GoDady has released one of the two commercials it will air during the Super Bowl. The one that won't be released in advance is the one that will reveal the new GoDaddyGirl. The released commercial features Jillian Michaels and Danica Patrick and is called The Contract.
The ad calls attention to GoDaddy's history of history of foisting racy commercials upon Super Bowl viewers. In the ad, Jillian and Danica refuse to shoot a commercial which Danica refers to as "over the top" and Jillian dubs a "crazy stunt."
Heated bus shelters, stupid banned Super Bowl commercials, Canada's love for truth in advertising, Advertising Age's hissy fit over banned Super Bowl commercials, Yahoo's undying commitment to survival, GoDaddy's nw GoDaddy Girl, hot office management staff, Subway oddities, sites that make it easy to quit your job and movie trailers that take over the Super Bowl are front and center in this week's top stories here on Adrants.
1. Caribou Coffee Bus Shelter Oven Warms Commuters
2. FOX Says No to Ashley Madison Super Bowl Ad
3. Canada Calls For Truth in Advertising
Geico, with help from The Martin Agency, is out with two new commercial which feature the Gecko character front and center. In the first, the first, the Gecko attempts to answer a serious question from a girl while a second announcer who looks like he's still in high school tells the girl she'd look great in a blue car.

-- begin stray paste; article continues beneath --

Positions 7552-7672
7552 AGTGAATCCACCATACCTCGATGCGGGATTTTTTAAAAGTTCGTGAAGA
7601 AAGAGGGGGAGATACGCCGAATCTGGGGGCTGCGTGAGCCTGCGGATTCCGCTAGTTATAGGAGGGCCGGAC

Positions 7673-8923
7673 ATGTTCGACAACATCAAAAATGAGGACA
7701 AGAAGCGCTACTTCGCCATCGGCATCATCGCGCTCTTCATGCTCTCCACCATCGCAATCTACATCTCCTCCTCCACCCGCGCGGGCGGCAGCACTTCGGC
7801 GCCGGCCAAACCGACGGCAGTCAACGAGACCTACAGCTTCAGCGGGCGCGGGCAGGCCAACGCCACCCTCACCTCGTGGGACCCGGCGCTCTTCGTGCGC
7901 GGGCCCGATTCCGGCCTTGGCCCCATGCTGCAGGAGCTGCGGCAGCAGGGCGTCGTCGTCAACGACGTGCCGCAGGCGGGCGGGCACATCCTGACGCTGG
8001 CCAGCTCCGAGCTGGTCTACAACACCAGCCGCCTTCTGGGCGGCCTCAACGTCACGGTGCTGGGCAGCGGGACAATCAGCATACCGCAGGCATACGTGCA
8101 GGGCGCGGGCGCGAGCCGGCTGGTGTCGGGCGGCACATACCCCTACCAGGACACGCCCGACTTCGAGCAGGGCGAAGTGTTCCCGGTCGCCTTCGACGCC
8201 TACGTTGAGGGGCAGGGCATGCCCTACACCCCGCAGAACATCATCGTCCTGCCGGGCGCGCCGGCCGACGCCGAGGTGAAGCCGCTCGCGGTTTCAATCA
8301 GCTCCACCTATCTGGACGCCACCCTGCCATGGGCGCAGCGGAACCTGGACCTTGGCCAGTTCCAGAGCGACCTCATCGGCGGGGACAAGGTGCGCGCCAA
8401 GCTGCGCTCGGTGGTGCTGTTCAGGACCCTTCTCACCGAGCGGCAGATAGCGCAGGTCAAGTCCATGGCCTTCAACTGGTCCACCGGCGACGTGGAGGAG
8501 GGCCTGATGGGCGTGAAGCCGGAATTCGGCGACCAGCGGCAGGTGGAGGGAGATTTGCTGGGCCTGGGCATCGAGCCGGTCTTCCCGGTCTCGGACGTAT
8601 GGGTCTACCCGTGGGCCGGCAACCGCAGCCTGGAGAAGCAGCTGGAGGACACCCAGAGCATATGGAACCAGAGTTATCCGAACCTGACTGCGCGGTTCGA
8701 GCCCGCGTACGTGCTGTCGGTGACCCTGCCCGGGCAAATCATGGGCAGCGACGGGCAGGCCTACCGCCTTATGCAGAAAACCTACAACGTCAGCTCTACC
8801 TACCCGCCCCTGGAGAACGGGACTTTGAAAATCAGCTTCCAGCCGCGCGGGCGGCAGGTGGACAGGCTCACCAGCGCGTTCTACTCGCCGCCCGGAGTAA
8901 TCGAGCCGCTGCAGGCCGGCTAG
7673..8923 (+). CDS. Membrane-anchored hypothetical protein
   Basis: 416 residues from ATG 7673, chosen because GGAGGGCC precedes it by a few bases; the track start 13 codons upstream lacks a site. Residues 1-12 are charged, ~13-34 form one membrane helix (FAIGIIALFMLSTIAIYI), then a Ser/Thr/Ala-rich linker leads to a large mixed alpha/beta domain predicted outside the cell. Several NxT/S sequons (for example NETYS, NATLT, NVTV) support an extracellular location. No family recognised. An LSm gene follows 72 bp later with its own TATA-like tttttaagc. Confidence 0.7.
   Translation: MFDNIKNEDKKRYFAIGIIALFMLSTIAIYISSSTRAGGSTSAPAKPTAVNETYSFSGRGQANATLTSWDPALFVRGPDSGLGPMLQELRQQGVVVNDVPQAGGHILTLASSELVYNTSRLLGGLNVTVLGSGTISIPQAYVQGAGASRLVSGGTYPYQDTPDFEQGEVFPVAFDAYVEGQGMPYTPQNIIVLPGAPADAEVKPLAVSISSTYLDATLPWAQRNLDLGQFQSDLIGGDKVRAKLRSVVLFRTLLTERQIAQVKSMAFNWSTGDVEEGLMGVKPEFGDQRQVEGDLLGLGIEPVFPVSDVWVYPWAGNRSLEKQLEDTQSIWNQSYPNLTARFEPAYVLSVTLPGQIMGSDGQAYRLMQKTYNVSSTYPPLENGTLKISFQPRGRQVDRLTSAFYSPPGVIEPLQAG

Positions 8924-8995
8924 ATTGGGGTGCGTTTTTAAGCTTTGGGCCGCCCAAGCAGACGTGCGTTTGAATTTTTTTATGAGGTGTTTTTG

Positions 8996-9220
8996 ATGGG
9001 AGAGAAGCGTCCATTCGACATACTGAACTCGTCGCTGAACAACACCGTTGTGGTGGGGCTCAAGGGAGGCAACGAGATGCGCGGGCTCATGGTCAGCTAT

In a second commercial, the Gecko takes a look at how fast people can get a quote on Geico.com while the high school-er checks the records book to see who got the quickest quote.
As Geico commercials go, they're fairly standard. Not that we don't like Mr. Gecko but we wish the brand would bring back the Kash character. Now that character was quirky and fun. And the song was infectious.
The Bruins Bear is back again. This time he's following guys into the men's room and gicing them swirlies for disobeying the restroom code. Not that there was ever such a thing as a bathroom code to dictate through which you enter the bathroom but every once in a while you wish that bear was around when people in crowds get impatient and do stupid things.